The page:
First, there was downwards pressure from the broader market selloff. Celsius locked billions of their depositor’s ETH in stETH that they needed to offload quickly to service a flood of withdrawal requests (more below). 3AC ran a similarly structured forward carry trade on both GBTC and stETH—both eventually-redeemable derivatives of an asset with discounts or yield but with uncertain timelines on enabling full redemption.

Secondly, rumours circulated that Ethereum’s merge (more below) would be delayed which meant that stETH redemptions for ETH would also be delayed. This uncertainty worried holders who sold their stETH back to ETH, enacting even more sell pressure on stETH.

All of the above is coupled with the human psychology of not wanting to be the last to hold an asset with forced sellers and anxious holders, especially after witnessing what happened to the ever-falling peg of UST just weeks prior. At one point stETH was trading at a 7% discount to ETH although it has now recovered back to within 2%.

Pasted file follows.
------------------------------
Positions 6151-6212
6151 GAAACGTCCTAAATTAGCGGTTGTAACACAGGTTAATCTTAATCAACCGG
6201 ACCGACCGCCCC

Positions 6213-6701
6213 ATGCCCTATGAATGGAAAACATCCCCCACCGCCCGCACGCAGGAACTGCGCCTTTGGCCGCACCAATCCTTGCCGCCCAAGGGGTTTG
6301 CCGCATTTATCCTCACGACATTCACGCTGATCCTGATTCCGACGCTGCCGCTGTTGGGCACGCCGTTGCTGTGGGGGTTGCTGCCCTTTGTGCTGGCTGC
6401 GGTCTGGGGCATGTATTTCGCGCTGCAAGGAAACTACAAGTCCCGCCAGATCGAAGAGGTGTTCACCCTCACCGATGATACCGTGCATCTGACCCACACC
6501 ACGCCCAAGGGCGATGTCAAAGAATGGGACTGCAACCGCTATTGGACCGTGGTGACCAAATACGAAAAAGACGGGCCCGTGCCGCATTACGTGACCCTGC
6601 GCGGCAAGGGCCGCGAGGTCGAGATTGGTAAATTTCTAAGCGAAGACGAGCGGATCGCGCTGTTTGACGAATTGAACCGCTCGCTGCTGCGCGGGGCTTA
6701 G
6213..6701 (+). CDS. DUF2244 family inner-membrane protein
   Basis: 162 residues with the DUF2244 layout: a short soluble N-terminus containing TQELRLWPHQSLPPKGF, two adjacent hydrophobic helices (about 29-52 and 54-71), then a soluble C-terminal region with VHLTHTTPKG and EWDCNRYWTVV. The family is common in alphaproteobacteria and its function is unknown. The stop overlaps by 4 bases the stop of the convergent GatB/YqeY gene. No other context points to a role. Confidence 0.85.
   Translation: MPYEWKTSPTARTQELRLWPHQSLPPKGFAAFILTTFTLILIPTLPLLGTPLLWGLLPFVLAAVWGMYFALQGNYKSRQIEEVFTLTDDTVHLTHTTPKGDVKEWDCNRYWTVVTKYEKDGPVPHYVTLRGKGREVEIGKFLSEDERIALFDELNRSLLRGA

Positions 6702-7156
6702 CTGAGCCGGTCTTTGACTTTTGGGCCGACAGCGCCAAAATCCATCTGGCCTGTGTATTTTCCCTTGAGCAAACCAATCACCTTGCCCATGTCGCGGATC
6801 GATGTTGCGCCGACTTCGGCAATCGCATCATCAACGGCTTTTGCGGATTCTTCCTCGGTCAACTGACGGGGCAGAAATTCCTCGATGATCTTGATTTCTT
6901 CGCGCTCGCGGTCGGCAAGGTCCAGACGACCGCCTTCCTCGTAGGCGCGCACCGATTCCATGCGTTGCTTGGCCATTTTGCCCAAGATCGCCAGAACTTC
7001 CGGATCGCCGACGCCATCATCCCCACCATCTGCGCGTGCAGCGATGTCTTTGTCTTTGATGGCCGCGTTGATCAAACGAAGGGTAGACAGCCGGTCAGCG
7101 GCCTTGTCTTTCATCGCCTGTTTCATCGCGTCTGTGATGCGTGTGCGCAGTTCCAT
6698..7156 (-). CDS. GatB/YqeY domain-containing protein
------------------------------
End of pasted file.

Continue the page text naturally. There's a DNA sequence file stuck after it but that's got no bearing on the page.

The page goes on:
Further contagion: Celsius and 3AC

Culminating from these events and less than a month after the Terra collapse, in mid June crypto lender Celsius paused customer withdrawals.

At its core Celsius is a banking-like entity that takes in short-term deposits from largely retail customers and lends them long to other borrowers, usually institutions and funds. It operated with no regulatory oversight or transparency and offered customers guaranteed 10-18% interest on their token deposits.

If something is too good to be true, it always is. That turned out to be the case with Celsius. After pausing customer withdrawals, Celsius eventually filed for bankruptcy at the end of June.

What’s important to note is that Celsius is not DeFi but a centralized entity that operated in crypto (CeFi). DeFi is built entirely on open-source software and is grounded in transparency and trust-minimization. Every transaction is open for anyone to see on the blockchain and executed by software that is designed to require as few governing bodies or intermediaries as possible.